Atrac is unique from many other forms of audio compression in that it's not a pure-maths based technology like Mpeg or PCM. It's mostly maths, but the designers also used a multitude of human subjects to help them 'prune' the waveform, removing frequency bands that humans can't hear anyway.
Although this damaged its quality, it increased the compression ratio dramatically, one engineer is quoted as saying 200%, up to a 5-to-1 ratio. It is also therefor not as uniformly lossy as others, though still a lossy format. The difference could be explained that Mpeg losses bits from all over the waveform, whereas ATRAC primarily loses bits from specific wavelengths.
"Why didn't they just use MP3?" is what a lot of people ask. Well, there are a lot of reasons. Although Mpeg wasn't a ratified standard in those days, it still existed in the unofficial format (which is nearly identical to how it exists today), so they could have used it. The problem is that MP3 requires a lot of horsepower to decode -- at least a 486/133. And in the early '90s that kind of power was both expensive and power-hungry. By comparison, an Atrac encoded stream can be decoded on machines with scarcely more power that a midrange 386.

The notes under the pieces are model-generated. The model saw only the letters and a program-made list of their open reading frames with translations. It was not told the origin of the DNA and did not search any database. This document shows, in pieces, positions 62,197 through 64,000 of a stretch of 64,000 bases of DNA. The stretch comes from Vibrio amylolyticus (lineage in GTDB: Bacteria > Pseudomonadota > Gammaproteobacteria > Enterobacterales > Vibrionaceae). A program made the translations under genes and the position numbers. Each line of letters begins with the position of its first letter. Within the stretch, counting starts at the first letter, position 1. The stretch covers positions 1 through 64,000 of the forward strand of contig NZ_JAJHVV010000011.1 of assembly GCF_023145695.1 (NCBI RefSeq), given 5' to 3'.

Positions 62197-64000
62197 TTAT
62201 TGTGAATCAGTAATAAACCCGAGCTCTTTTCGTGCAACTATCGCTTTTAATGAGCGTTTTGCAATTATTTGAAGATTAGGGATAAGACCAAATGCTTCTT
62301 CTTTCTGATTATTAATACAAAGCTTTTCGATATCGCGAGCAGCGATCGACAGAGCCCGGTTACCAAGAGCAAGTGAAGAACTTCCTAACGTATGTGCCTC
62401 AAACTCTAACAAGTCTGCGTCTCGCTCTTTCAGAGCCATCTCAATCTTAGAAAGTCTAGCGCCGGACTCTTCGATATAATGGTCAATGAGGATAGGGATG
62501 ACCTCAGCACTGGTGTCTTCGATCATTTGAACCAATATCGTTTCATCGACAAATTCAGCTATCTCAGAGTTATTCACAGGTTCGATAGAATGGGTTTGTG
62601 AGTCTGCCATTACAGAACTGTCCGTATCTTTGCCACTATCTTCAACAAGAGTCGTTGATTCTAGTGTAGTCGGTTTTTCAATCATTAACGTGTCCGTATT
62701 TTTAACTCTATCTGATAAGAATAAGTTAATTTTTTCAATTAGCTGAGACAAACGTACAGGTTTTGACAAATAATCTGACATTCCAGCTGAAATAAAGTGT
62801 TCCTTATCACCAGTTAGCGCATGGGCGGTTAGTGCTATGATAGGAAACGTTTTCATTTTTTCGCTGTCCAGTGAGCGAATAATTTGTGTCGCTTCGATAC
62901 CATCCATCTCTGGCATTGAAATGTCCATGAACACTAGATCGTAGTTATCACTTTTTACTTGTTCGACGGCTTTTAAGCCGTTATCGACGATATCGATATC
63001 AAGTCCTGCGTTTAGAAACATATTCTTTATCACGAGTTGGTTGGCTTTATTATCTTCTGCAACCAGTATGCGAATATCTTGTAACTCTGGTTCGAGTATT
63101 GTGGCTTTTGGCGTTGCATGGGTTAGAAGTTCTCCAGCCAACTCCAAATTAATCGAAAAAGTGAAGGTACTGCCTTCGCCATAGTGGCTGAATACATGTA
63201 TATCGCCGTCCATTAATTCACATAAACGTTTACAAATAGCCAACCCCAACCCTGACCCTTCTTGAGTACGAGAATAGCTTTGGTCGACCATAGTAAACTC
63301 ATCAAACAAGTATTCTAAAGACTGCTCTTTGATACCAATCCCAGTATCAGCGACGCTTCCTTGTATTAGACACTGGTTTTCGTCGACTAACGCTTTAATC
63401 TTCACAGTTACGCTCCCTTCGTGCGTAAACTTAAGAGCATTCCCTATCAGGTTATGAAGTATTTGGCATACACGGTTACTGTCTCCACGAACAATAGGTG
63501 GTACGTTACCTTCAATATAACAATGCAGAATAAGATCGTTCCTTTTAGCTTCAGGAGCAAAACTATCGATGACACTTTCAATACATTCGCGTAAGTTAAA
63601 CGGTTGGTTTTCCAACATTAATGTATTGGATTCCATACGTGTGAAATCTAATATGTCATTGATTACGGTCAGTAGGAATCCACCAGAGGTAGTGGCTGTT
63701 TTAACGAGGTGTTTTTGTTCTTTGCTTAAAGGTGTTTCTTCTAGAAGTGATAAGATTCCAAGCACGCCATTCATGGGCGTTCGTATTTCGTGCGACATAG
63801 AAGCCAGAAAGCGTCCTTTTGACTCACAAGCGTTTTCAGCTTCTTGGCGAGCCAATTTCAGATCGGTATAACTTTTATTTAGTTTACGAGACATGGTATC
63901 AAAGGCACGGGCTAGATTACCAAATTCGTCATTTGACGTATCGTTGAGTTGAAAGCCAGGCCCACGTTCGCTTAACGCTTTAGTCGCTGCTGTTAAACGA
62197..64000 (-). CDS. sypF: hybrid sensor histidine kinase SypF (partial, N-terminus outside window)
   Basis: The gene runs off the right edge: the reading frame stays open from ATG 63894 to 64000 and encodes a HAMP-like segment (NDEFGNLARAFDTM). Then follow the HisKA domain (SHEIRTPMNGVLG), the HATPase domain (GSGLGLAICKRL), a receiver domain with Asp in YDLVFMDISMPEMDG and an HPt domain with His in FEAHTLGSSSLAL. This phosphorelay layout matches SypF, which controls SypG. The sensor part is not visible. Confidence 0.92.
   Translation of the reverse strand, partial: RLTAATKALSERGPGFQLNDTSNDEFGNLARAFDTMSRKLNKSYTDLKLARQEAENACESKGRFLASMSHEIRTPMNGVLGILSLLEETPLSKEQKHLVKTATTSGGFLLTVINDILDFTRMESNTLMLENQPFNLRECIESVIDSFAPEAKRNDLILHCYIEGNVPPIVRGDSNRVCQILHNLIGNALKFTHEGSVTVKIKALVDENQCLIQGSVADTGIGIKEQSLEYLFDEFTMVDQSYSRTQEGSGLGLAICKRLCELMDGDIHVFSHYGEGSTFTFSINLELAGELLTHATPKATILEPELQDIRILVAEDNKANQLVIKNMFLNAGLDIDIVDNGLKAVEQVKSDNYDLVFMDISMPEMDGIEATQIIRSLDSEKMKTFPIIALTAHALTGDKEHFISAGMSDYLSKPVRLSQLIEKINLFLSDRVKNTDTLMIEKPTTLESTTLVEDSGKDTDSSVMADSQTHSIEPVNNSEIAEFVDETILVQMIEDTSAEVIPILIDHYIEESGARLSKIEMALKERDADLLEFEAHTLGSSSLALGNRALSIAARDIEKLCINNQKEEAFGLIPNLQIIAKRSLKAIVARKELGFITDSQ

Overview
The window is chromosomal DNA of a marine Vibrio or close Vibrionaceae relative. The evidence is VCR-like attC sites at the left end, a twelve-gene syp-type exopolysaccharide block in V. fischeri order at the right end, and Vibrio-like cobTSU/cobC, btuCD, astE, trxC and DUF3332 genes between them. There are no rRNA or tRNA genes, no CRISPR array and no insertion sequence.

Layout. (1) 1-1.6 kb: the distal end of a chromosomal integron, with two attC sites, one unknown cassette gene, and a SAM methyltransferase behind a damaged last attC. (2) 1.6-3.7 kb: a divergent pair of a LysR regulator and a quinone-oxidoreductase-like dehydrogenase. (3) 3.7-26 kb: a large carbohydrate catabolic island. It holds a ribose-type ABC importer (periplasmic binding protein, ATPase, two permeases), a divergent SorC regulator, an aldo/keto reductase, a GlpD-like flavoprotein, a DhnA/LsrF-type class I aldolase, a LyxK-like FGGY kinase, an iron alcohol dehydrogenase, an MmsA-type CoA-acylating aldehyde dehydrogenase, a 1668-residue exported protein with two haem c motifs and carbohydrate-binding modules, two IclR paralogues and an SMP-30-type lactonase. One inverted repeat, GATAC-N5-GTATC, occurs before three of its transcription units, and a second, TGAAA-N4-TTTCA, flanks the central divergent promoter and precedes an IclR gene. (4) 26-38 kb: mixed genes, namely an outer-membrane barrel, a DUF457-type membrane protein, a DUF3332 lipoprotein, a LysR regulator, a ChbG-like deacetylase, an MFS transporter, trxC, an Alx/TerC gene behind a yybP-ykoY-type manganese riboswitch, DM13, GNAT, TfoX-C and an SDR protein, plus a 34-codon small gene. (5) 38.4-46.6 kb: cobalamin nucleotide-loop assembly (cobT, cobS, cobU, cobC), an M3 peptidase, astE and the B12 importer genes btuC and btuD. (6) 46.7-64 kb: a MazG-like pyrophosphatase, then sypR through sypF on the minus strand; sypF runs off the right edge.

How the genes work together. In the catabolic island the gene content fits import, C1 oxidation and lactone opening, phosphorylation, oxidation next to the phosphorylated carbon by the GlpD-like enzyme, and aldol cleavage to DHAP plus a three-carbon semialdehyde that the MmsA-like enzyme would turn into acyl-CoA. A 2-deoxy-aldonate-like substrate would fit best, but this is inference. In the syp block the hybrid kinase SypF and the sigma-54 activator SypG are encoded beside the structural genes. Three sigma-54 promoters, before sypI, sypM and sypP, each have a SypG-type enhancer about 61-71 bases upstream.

The ATRAC standard also has the design benefit of being forwards compatible; an MD recorded with Atrac 5 can be read just fine on a deck that was only deisgned with Atrac 1. That's because the advancements with successive generations affect only the encoder technology, not the decoder; the decoder just uses set algorithms.